Discover an Unexpected Treasure: TLC Country Floral

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Nestled on the Nebraska Prairie between Fremont and Hooper is an unexpected treasure.

With a plan in mind, Ken and Sue Fase purchased their acreage in 2004 and set to work on their dream. As owners of TLC Country Floral the Fase’s grow, harvest and dry flowers from gardens located throughout their property. Sue, a second generation florist and horticulturist uses the preserved blooms to create unusual and unique floral designs which are sold in their shop located on the property.

A gardener at heart, Sue knew she wanted to capitalize on the beautiful mature trees on their acreage. Rather than creating one large garden space she designed numerous gardens throughout the 5½ acre property.

A potting shed, rose garden, gazebo, cutting garden and granite patio are among the features of the landscape. The Fase’s have planted over 65 additional trees and specimen shrubs. Each year over 120 container gardens are planted to add seasonal color.

Sue shares a love of unusual plants with her sister, Sally Bronson, and each year they search for unique plants to share with people visiting the shop and gardens.

The addition of a greenhouse in the fall of 2008 has allowed the Fase’s to expand their offering of unusual plants to their customers. Sue’s parents, Jim and Sue Spitalnick, are recently retired from the greenhouse business and assist in the shop and greenhouse.

Sue uses many processes to dry flowers including air drying and freeze drying.

The air drying method of preservation has been popular since the Victorian Era. Flowers such as Statice Sinuata and Gomphrena are harvested while fresh and hung in a temperature controlled environment to dry naturally. Air dried flowers adorn the ceiling at TLC Country Floral.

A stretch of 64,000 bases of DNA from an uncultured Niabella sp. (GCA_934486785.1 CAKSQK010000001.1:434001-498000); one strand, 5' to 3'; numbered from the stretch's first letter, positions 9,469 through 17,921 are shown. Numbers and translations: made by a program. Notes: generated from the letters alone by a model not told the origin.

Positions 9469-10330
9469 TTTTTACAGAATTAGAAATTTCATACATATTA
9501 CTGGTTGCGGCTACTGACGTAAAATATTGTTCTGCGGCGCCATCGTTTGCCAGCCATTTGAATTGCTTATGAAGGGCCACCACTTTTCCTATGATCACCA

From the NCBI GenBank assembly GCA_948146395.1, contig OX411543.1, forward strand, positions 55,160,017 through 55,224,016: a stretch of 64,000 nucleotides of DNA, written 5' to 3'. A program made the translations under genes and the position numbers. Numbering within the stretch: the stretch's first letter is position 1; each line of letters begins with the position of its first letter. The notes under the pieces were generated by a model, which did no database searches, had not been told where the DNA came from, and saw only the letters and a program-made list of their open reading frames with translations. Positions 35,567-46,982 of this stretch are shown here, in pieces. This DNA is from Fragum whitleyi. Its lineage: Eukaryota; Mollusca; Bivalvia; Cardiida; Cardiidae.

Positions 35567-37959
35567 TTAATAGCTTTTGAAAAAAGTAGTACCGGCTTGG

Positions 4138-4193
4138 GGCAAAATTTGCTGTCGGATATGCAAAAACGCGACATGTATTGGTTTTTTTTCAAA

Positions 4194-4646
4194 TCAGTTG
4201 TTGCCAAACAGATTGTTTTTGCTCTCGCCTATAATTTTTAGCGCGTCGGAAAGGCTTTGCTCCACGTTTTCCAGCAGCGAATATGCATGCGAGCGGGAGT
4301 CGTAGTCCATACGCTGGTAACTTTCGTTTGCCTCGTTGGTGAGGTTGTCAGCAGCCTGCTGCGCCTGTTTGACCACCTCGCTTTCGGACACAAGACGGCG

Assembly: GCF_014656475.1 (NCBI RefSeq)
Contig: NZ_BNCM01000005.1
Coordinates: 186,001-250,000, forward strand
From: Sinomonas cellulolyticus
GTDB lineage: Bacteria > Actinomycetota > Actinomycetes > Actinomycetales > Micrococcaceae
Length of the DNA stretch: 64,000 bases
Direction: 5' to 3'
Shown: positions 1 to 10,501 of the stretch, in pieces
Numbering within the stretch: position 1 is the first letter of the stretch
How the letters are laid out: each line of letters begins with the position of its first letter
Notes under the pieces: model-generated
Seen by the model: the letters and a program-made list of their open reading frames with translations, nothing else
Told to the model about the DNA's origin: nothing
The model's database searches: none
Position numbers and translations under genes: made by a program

The freeze dry method of preservation requires specialized equipment. Flowers are harvested at their peak, pre-treated and frozen. The freeze drying chamber is set to 30 degrees below zero; the flowers are quickly inserted and placed under a vacuum. As the temperature is raised, the flowers slowly thaw and the vacuum removes the moisture from the chamber. Freeze drying perfectly preserves a bloom retaining the shape, color and sometimes even the fragrance of the flower. When freeze dried, vegetables such as Chile Peppers and Miniature Pumpkins look as though they have been freshly picked from the garden.

Some flowers are preserved in a SandVac machine. The SandVac preserves flowers with a material similar to Silica Gel. The flowers are pre-treated, buried in the material and placed into the machine under a vacuum. The Sandvac method of preservation works well for flowers such as Sunflowers, Gerbera Daisies and Daylilies.

Designs at TLC Country Floral reflect today’s modern styles and colors. They are artfully displayed among vintage treasures, furniture and garden art. The natural designs are unified with today’s green consciousness.

TLC Country Floral is open during their Spring and Fall Open Houses or by appointment. The Spring Open House will be held May 1, 2 and 3. Shop and garden tours are available by appointment during the growing season. For more information contact Sue Fase at (402) 654-2058 or by email at

Categories: Gardens

Buying the Right Tools for your Garden

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If you are a professional gardener, you’d be looking for the best quality tools?